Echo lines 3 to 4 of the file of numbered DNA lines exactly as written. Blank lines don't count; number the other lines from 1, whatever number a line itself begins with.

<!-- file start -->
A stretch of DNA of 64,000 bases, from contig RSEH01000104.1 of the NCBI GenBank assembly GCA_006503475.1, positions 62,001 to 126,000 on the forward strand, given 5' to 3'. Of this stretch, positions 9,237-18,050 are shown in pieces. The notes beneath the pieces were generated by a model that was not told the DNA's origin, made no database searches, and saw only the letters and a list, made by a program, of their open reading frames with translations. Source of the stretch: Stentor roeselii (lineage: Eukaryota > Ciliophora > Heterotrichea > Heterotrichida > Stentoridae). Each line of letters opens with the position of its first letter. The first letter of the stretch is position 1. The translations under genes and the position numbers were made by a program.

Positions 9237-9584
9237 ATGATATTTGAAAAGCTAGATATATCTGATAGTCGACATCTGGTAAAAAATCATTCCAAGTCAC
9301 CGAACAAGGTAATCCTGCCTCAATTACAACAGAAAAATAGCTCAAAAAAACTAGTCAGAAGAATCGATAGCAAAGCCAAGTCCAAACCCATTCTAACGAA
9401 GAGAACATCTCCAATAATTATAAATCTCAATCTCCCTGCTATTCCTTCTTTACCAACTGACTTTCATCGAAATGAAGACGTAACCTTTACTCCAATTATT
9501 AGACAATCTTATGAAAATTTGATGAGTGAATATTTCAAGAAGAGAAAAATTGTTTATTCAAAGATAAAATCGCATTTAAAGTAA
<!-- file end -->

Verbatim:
9237 ATGATATTTGAAAAGCTAGATATATCTGATAGTCGACATCTGGTAAAAAATCATTCCAAGTCAC
9301 CGAACAAGGTAATCCTGCCTCAATTACAACAGAAAAATAGCTCAAAAAAACTAGTCAGAAGAATCGATAGCAAAGCCAAGTCCAAACCCATTCTAACGAA